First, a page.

That is the power of Tea, the power of Fruit Teas, in particular: they bring people together. Because there is always something to agree on when a nice, hot (and fruity?) brew is involved!
Cloud Catcher Tea
Fruit Teas do not always have to be saved for those sunny days outside. They can be enjoyed when rain is imminent, and the clouds cover the sky. Cloud Catcher Tea is well-suited to those days stuck indoors, capable of bringing joy even when the weather is not on your side.
This acid-free tisane is a real assortment of fruity pieces, including freeze-dried kiwi, sour cherry pieces, tropical coconut flakes, and juicy cranberry slices. It is perfectly balanced in every sense. But perhaps more importantly, it proves that a Fruit Tisane doesn’t always have to be a seasonal delight, just like Red Berry Fruit Tisane, just like many of our other Fruit Teas.
Types of Pu erh Tea
Pu erh Tea is another example of a Black Tea; however, there is a significant difference between Pu erh Tea and, say, Ceylon Black Tea, or Assam Black Tea. Like a fine wine, Puerh Tea gets better with age. It famously comes from the Yunnan province of China, often in the shape of so-called “Tea Cakes” (although we also cater to loose leaf Pu erh Tea). These Tea Cakes are, in themselves, technically loose leaf Puerh Teas just compressed into a “cake” shape. But what does this achieve?
When the leaves are compressed, it enables them to mellow while enhancing in flavour over time. Hence why some Pu erh Teas, which are the most oxidised form of any Tea let alone Black Tea, are quite valuable. Just like a quality bottle of wine. But worry not as The Kent and Sussex Tea and Coffee Company have many reasonably-priced, as well as quality assured Pu erh Teas available, including our House Puerh Black Tea, our Pu erh Special 3 Year Old Vintage Tea and, of course, our Puerh Tea Cakes.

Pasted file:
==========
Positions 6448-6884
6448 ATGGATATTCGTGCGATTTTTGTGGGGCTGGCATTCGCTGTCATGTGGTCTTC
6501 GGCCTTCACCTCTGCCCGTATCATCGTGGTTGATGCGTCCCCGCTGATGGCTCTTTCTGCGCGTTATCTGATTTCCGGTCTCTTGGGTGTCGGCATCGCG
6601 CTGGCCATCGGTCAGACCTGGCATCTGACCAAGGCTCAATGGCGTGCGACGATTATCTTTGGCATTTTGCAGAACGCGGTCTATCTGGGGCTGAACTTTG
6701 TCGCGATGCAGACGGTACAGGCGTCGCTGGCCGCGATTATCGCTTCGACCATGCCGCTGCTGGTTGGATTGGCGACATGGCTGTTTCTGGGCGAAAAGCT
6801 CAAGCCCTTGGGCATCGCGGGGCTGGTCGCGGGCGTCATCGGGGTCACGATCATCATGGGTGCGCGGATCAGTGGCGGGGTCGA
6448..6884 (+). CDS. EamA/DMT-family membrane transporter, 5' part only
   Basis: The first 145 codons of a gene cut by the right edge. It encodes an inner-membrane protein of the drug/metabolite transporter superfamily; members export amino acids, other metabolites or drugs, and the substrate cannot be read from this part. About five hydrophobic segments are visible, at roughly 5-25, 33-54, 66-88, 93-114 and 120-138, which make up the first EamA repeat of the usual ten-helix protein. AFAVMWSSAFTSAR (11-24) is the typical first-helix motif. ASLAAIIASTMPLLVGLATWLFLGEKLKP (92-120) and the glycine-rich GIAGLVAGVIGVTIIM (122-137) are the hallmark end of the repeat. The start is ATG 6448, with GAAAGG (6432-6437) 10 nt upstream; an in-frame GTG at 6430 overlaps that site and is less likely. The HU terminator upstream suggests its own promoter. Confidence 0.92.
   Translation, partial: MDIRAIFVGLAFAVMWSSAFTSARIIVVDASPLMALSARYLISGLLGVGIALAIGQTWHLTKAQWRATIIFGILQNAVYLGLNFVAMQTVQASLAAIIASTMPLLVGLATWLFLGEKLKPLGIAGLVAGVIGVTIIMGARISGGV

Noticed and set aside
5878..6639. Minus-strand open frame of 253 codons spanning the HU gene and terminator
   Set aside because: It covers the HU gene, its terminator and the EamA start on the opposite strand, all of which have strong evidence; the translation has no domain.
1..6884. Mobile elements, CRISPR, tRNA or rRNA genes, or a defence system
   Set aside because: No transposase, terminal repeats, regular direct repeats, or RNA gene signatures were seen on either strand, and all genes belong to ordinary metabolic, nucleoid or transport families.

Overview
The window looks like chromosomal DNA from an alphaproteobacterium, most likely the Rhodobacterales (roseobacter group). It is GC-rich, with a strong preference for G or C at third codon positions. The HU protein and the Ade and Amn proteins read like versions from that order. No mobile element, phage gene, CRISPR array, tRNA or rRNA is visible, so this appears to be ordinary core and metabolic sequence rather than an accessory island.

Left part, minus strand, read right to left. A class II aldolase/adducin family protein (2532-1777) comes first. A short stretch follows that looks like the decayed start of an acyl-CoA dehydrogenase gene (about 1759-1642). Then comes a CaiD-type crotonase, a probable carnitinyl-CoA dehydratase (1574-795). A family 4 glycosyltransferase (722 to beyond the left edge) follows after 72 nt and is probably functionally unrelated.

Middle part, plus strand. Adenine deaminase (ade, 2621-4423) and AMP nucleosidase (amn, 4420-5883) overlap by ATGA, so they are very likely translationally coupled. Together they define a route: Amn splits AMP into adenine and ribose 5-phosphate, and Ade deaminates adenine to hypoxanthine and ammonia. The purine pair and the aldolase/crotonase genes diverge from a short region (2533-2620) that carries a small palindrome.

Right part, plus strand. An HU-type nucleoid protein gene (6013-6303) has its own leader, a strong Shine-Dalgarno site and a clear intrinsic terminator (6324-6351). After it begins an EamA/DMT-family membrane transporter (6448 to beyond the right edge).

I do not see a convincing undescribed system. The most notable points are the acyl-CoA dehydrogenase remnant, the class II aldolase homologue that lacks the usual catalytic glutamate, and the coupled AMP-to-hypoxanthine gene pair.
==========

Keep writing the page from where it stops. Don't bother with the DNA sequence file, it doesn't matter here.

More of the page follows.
All Puerh Teas must be grown, harvested and processed in the Yunnan province, which enables the “brand” to be authenticated. Of course, we stock nothing but the very best Yunnan-grown Puerh Tea despite there being many false Puerh Teas from different Chinese provinces flooding the market. Is Pu-erh Tea your cup of Tea? Consider the following Teas:
Pu erh Tea
Unsure where to start when it comes to Pu erh Tea? We suggest starting right here with our House Puerh Tea. This traditional Pu erh Tea has a mellow flavour with a sweet aftertaste. It is everything one expects from a Pu erh Tea, with the added assurance of quality.
Our House Puerh Tea, and other Pu-erh Teas like it, can also lower “bad” LDL Cholesterol, according to a Chinese study conducted at the Kunming Medical College. Furthermore, another study conducted at the United States Institute of Biochemistry and Molecular Biology discovered that Puerh Tea is effective in reducing body weight owing to the prevalence of catechins.
Pu erh Special 3 Year Old Vintage Tea
The name almost certainly says it all, but just in case: our Pu erh Special 3 Year Old Vintage Tea is, well, a 3-year-old “vintage” Tea. Not only is this aged Tea high-grown in the Yunnan province, but also hand-crafted. In cup, the colour is a deep burgundy with the traditional earthy taste notes you’d expect from a Puerh Tea of this calibre. Nothing beats it.
Pu erh Tea Cake
They may appear unassuming, but these Puerh Tea Cakes pack a punch in terms of extraordinary flavour! One cake (5 grams) is enough to make a large (and hearty!) Pot of Tea. Each one has been individually wrapped, and each one is as tasty as the last.
Most of our Puerh Teas are loose leaf (in the most literal sense), but as the name suggests, our Puerh Tea Cakes are compressed Teas, highlighting the art and tradition of Puerh Tea at its finest.
Types of Flowering Tea
There is nothing quite like a Flowering Tea, the name alone suggesting peace and serenity. And when brewed to perfection, these Teas can offer exactly that. Flowering Teas, also called “Treasure Teas”, are carefully handmade Teas that consist of dried flowers inside a layer of hand-sewn Green and/or White Chinese Tea. When placed in hot water, Flowering Teas unfurl before one’s eyes, a spectacle found with no other Tea type.
Flowering Teas originated in the Fujian province of China, although they are now made in other Chinese provinces, too. The flowers used in their making can range from lilies to chrysanthemums to jasmine flowers. Other flowers have also been used in the past and continue to be used presently; however, these three particular flowers (i.e lilies, chrysanthemums, jasmine flowers) are the best-suited to the making of the Tea. A single experienced Tea-producer can make up to 400 Flowering “buds” a day.
We are proud of the few Flowering Teas we stock. Each one is best brewed in a glass Teapot, mostly because, that way, the soon-to-be-drinker can marvel at its brewing!
Jasmine Lily Tea Flower